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Surgical Technique

Application of two-part glue technique in epithelial ingrowth after laser in situ keratomileusis flap dislocation

Lee, Peng-Hsuan1; Huang, Yi-Hsun1,2,

Author Information
Indian Journal of Ophthalmology: June 2021 - Volume 69 - Issue 6 - p 1614-1617
doi: 10.4103/ijo.IJO_3263_20
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Traumatic flap dislocation is a rare complication after laser in situ keratomileusis (LASIK) that occurs in about 1–2% of cases.[1] Flap dislocation may be complicated by an epithelial ingrowth despite immediate successful repositioning. Treatment of epithelial ingrowths involves lifting the flap followed by mechanical debridement of the ingrowing cells, adjunctive chemical debridement with ethanol or mitomycin-C, phototherapeutic keratectomy, neodymium-doped yttrium aluminum garnet laser, and flap suturing as previously described.[2] However, despite various techniques, the recurrence rate after ingrowth removal has been reported to be as high as 44%.[2]

Here, we describe a case who presented with epithelial ingrowth after traumatic LASIK flap dislocation. Modified surgical technique, consisting of re-lifting the flap, mechanical debridement with 70% alcohol soaking, and two-part glue-assisted flap adhesion, was performed with good refractive and visual outcomes. Serial anterior segment-optical coherence tomography (AS-OCT) images visualized the associated corneal structural changes postoperatively. No recurrence of epithelial ingrowth was found at the 12-month follow-up.

Surgical Technique

A 59-year-old woman with a history of uncomplicated simultaneous bilateral LASIK 16 years ago presented with painful blurred vision in the right eye after minor blunt trauma. She visited an outside facility where post-LASIK flap dislocation and epithelial ingrowth was diagnosed and managed with repositioning and application of a bandage soft contact lens. She experienced progressive painful blurred vision in the following weeks and was referred to our clinic 1 month after the trauma for evaluation of the epithelial ingrowth. Upon arrival at our clinic, her corrected distance visual acuity (CDVA) was 20/70 in the right eye with an autorefraction of +1.75 –3.5 × 10. Slit-lamp examination revealed superficial punctate keratitis and epithelial ingrowth involving the visual axis [Fig. 1a]. AS-OCT demonstrated a band of epithelial nests within the interface [Fig. 1b], and corneal pachymetry showed irregular thickening in the affected area.

Figure 1
Figure 1:
(a) Clusters of epithelial ingrowth in the central cornea preoperatively. (b) Corresponding anterior segment-optical coherence tomography (AC-OCT) revealed a band of epithelial invasion into flap-stroma interface (arrows). (c) Residual fibrin glue on corneal surface at 1 week postoperatively. (d) AS-OCT demonstrated residual fibrin glue on corneal surface (arrowheads) and within interface (arrow). Bandage soft contact lens (thin arrow) could also be visualized. (e) The cornea was clear and there was no recurrence of epithelial ingrowth at 1 year postoperatively. (f) AS-OCT demonstrated well-attached flap with no interface haze or gap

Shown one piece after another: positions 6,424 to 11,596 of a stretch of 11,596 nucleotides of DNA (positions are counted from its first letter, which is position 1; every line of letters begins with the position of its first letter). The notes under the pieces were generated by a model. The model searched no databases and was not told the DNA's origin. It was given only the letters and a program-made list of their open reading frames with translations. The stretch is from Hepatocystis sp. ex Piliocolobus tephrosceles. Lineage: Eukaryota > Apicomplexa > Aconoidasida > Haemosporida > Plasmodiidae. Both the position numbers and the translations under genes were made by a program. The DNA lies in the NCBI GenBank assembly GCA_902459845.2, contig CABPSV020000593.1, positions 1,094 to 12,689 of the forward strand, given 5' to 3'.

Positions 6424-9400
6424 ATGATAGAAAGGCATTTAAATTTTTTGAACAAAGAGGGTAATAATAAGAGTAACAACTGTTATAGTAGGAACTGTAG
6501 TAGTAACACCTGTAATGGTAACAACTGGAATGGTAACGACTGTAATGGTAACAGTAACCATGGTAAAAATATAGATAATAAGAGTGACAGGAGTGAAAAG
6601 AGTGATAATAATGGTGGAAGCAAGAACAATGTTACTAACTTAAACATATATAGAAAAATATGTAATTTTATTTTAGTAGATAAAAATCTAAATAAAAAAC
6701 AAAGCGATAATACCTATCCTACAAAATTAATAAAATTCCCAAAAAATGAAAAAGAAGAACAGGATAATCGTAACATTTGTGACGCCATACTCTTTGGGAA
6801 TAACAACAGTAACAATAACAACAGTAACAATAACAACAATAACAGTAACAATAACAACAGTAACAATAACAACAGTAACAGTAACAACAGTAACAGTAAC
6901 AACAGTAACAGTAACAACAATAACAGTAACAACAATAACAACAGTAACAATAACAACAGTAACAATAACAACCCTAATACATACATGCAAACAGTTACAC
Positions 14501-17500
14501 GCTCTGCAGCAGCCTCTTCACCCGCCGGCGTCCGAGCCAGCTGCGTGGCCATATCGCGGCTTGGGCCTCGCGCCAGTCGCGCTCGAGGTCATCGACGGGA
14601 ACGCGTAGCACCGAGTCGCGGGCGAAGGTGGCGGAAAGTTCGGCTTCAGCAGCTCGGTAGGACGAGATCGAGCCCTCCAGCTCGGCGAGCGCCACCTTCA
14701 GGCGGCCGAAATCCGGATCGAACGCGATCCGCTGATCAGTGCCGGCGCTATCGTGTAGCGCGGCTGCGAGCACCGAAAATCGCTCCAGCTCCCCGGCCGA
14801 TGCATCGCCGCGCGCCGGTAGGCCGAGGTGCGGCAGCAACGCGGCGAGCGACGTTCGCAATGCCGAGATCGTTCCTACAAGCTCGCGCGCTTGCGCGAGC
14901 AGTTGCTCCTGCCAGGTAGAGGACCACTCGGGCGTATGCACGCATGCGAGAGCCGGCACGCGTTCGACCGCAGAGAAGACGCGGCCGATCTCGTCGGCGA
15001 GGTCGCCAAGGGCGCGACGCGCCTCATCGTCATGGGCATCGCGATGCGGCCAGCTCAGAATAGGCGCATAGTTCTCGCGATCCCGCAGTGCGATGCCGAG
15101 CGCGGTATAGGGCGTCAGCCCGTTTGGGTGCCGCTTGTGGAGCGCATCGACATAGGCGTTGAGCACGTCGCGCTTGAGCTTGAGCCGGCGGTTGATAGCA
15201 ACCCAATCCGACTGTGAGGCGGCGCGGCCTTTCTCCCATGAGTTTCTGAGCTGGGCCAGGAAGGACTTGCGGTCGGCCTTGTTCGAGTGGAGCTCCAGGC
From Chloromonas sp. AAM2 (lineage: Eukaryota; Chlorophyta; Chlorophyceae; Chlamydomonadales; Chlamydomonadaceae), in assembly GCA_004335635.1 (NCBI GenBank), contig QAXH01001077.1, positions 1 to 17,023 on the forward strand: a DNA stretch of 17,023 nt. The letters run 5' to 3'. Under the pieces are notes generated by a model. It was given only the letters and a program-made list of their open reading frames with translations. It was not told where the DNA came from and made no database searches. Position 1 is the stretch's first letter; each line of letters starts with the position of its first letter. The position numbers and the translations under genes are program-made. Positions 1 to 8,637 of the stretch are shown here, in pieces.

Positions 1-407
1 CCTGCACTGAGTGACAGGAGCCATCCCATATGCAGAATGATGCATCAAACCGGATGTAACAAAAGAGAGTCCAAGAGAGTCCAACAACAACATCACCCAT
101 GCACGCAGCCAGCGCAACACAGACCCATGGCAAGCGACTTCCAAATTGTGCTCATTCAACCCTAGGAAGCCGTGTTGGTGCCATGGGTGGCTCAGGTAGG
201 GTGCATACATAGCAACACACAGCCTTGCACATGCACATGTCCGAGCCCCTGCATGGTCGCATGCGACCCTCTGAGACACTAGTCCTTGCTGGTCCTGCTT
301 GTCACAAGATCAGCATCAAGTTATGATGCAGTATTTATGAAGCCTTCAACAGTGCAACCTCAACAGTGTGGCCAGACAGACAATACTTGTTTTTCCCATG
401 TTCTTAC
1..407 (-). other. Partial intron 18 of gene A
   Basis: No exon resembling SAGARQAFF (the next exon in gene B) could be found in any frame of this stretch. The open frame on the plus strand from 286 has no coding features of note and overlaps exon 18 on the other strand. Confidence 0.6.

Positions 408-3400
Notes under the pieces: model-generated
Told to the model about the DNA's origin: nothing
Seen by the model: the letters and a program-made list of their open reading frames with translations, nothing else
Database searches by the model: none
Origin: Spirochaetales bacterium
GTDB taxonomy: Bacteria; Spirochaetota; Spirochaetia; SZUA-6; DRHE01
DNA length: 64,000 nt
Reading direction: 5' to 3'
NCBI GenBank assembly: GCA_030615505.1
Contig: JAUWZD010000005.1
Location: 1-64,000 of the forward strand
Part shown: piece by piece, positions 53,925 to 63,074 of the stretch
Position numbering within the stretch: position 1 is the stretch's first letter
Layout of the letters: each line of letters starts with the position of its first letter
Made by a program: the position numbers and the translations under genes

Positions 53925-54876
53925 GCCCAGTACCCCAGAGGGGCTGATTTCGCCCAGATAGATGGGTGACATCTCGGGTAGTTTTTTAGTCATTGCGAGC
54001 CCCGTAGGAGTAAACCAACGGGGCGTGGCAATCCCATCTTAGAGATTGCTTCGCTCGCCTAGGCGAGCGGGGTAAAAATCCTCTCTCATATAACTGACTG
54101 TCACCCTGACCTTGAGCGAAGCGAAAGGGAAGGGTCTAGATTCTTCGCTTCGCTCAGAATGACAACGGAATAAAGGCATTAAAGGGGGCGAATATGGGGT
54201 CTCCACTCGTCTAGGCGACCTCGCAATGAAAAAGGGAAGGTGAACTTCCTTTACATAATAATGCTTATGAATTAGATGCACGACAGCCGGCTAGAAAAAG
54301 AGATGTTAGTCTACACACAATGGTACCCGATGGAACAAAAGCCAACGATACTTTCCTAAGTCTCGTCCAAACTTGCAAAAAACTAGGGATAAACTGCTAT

The patient underwent surgical intervention under topical anesthesia. The flap was re-lifted, and the areas of epithelial ingrowth were carefully identified and thoroughly removed by mechanical debridement with a blunt blade. Soaking with 70% alcohol for 15 seconds followed by copious irrigation with balanced salt solution was performed. The flap was then repositioned and adhered to the stromal bed using fibrin glue (Tisseel, Baxter International) with a two-part technique as follows: (i) the thrombin component was applied to the stromal bed [Fig. 2a]; (ii) the fibrinogen concentrate was applied to the underside of the flap [Fig. 2b]; and (iii) the flap was repositioned meticulously with gentle stroking motion by spatula [Fig. 2c]. Gentle pressure was applied to smooth the surface and expel excessive glue from the edge [Fig. 2d]. A bandage soft contact lens was applied at the end of the surgery.

Figure 2
Figure 2:
Modified two-part glue technique for flap adhesion. (a) Apply a thin layer of thrombin to the stromal bed. (b) Apply fibrinogen concentrate to the underside of the flap. (c) The flap was flipped over and repositioned to a desired position. (d) Gently stroke the flap to expel excessive fibrin glue from the edge

The patient was treated with topical prednisolone acetate 1% and moxifloxacin 0.5% 4 times a day postoperatively. At 1 week postoperatively, the CDVA improved to 20/30 with an autorefraction of + 0.5 –0.25 × 135, although slit-lamp examination and AS-OCT demonstrated some residual fibrin glue on the corneal surface [Fig. 1c] and within the interface [Fig. 1d]. At 3 weeks postoperatively, the uncorrected distance visual acuity improved to 20/20 with an autorefraction of + 0.0 D. Serial AS-OCT demonstrated that the fibrin glue dissolved gradually. At the 1-year follow-up visit, she maintained a visual acuity of 20/20 with no recurrence of epithelial ingrowth [Fig. 1e] and the flap remained well-attached with no interface haze or gap [Fig. 1f].